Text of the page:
Buying local, organic foods from reputable farms is the safest alternative to the uninspected foods in the large supermarkets. Wash all produce carefully, and cook foods thoroughly to kill any possible bacteria. Be sure to wash all cutting boards, surfaces, utensils and your hands in hot soapy water after handling raw foods. Being extra safe is better than being sorry when it comes to food.

photos: Glasshouse Images

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Iron Maiden

August 14, 2012

Lately, I have been feeling exhausted. I have attributed it to everything from not sleeping well, the weather, over training, and just plain having too much to do.
Seeking a more tangible cure, I looked at my diet, which often holds the solution to my ails. Could I be anemic? I don’t eat red meat, and my spinach intake is not of Popeye proportions. I avoid gluten, which makes me sluggish, therefore I don’t eat iron fortified breads or cereals.  I could be onto something.

I immediately consulted Dr. Google, and who served up a list of iron rich foods.

There are definitely some pleasant surprises for those of us for whom eating liver is not an option!

While meat has the highest amount and easiest absorbed source of iron, there are many other healthy choices that I find more palatable.

Fish: Salmon, halibut, perch and tuna are all very high in heme or animal based iron, which is most readily absorbed by the body. Clams, oysters and mussels are also good sources, but I find them too slimy for my taste!

Beans: Canned Lima beans, kidney beans, chickpeas or split peas are all good options. Be sure to rinse them, to reduce the starchiness, and the calories.

Tofu

Pumpkin or sesame seeds

Baked potatoes

Broccoli

Sundried Tomatoes

Nuts: Peanuts, pecans, walnuts, pistachio, almonds, and cashews

Dried fruits: Raisins, apricots, peaches or prunes (do I sense a trail mix or homemade granola thing evolving here?)

Cocoa powder and chocolate

Dried Herbs:

The drying of fruits and vegetables ups the iron factor, topping its fresh counterpart dramatically. By removing the water, the nutrients are increased, as are the sugars and calories. Beware!

Food pairings are also an important factor in helping your body actually absorb the iron.

 Iron Enhancers:

Fruit and fruit juices, such as orange juice, cantaloupe, and strawberries

Vegetables, such as broccoli, Brussels sprouts, tomatoes and red or green peppers

White wine

Iron Inhibitors:

Red wine, coffee and tea (boo!)

Spinach, chard, beet greens and sweet potatoes (spinach?!) Apparently, these foods contain high levels of oxalic acids, which prevent the absorption of iron into the system. Who knew?

Whole grains and bran

Now that I know my diet is not to blame for being tired, its time to look at other factors. Perhaps powering down the computer might help me get a better night’s sleep?

photo:Glasshouse Images

Produce De-coded

July 23, 2012

Did you ever wonder what those little stickers on your fruits and vegetables were for? They provide price information, and carry a code which indicates how your produce has been farmed.

Stickers bearing a 4 digit code beginning with a 3 or a 4 means that the produce was conventionally grown, utilizing chemical pesticides.

Stickers with a 5 digit code beginning with the number 8, denotes that the food has been genetically modified, indicating that genes have been manipulated to produce a larger or more colorful fruit or vegetable. They may also have been sprayed with chemical pesticides.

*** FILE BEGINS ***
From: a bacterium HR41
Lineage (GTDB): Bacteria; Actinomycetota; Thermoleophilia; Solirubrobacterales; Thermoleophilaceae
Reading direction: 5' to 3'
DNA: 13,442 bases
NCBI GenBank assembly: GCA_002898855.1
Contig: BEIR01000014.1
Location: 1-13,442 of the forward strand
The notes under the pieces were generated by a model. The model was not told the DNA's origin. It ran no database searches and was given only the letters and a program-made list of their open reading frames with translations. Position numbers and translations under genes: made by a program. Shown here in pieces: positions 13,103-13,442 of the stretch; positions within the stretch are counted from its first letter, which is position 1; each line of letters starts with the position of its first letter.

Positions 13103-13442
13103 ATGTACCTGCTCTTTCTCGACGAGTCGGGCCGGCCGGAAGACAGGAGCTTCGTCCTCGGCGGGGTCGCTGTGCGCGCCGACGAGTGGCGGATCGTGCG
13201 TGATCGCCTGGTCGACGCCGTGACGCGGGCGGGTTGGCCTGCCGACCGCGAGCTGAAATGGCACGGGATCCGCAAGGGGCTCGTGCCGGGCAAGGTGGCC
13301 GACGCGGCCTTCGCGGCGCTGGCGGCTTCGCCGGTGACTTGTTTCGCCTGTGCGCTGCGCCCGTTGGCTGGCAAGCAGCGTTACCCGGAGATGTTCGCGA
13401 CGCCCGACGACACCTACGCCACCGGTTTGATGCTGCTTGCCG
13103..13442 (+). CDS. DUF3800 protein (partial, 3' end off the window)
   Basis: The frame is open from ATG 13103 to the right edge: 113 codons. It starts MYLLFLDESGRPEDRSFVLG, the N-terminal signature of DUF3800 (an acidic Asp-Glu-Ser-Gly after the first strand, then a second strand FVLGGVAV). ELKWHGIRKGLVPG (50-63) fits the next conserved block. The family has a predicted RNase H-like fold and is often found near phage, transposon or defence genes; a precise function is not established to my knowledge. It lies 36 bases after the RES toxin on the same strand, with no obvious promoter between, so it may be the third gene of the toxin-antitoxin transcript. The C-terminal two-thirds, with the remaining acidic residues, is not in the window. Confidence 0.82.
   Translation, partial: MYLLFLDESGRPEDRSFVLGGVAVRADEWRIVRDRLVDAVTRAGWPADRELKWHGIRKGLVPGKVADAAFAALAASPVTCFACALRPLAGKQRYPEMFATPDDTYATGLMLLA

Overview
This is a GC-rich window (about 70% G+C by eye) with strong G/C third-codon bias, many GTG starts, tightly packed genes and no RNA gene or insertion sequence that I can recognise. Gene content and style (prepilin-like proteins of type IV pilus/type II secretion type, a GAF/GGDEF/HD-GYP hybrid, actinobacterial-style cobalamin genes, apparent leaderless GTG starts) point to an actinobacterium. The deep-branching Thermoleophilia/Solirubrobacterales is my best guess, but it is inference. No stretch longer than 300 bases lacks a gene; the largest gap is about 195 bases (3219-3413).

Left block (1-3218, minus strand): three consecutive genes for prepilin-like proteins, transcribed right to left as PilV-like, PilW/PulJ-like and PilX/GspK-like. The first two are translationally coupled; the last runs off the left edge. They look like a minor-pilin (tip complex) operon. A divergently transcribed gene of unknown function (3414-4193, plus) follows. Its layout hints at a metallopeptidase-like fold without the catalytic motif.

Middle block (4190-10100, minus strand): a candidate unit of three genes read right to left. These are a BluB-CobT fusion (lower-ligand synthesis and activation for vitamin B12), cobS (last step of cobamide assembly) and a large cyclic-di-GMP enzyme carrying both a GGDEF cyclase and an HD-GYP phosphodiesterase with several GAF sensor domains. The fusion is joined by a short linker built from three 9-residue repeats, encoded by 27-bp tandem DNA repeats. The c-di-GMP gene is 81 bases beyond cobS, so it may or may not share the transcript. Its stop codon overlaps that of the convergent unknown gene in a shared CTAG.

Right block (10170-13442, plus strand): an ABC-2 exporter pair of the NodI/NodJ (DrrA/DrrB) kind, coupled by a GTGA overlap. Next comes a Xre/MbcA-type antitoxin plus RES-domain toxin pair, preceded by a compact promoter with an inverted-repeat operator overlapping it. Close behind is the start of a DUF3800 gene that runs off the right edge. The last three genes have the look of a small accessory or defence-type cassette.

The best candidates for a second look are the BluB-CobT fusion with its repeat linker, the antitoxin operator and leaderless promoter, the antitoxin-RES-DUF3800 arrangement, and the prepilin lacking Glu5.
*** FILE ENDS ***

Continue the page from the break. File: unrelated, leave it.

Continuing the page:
Stickers bearing a 5 digit code beginning with a 9, are placed on organic produce, ensuring that it has not been chemically treated.

The stickers are adhered to the produce with an edible, non-toxic adhesive, although the stickers themselves are not edible.

Always wash your produce well, regardless of how it was grown, and remove the stickers and glue before eating.

photo: Glasshouse Images

Eat Your Vegetables

July 20, 2012

It’s no secret that I am a big fan of the Union Square Greenmarket.

I tend to go on Saturday mornings, after a particularly grueling cycling class down the street, and pick up whatever strikes my fancy.

While the greenmarket goodies tend to last longer than their supermarket purchased counterparts, fresh produce only lasts so long.

I was thrilled to stumble upon some tips in the New York Times Dining section this week, on how to prolong the freshness of summer’s vegetable bounty.

Here are a few key tricks to preserving the produce of the season:

Greens, like lettuce, are best washed in advance, dried and stored.

Soft herbs such as basil and soft produce such as mushrooms and berries should be washed when used, as the water will speed spoilage. I find that putting basil in a glass of filtered water that comes a few inches up the stems, keeps it fresh for several days. Frequent readers will note that I am also a big proponent of making pesto, and basil oil while it’s still green and “perky”.

Anything that comes in bunches, should be released from it’s binding, as the closer the vegetables are packed, the faster they will rot.

Leafy tops of root vegetables, such as carrots and beets should be trimmed to 1” long to prolong freshness but prevent them from drying out.

Fruits and vegetables should be stored separately, as the ripening fruit emits ethylene, which damages vegetables.

Some produce will continue to ripen on the counter: stone fruits, melons, mangoes, apples, pears, tomatoes and avocados.  Bell peppers, citrus fruits, and berries will only deteriorate.

Bananas ripen quickly, and will speed the ripening of anything they are stored with.

If you can, cut and simply cook vegetables, as they will last longer in the refrigerator that way. Prepare them separately, to allow more flexibility in their use.

Intimidated by the skills needed to slice and dice vegetables? Have no fear.

The specialty market Eataly, just north of Union Square employs a fulltime vegetable butcher who will peel and cut your produce to order.

Photo: Glasshouse Images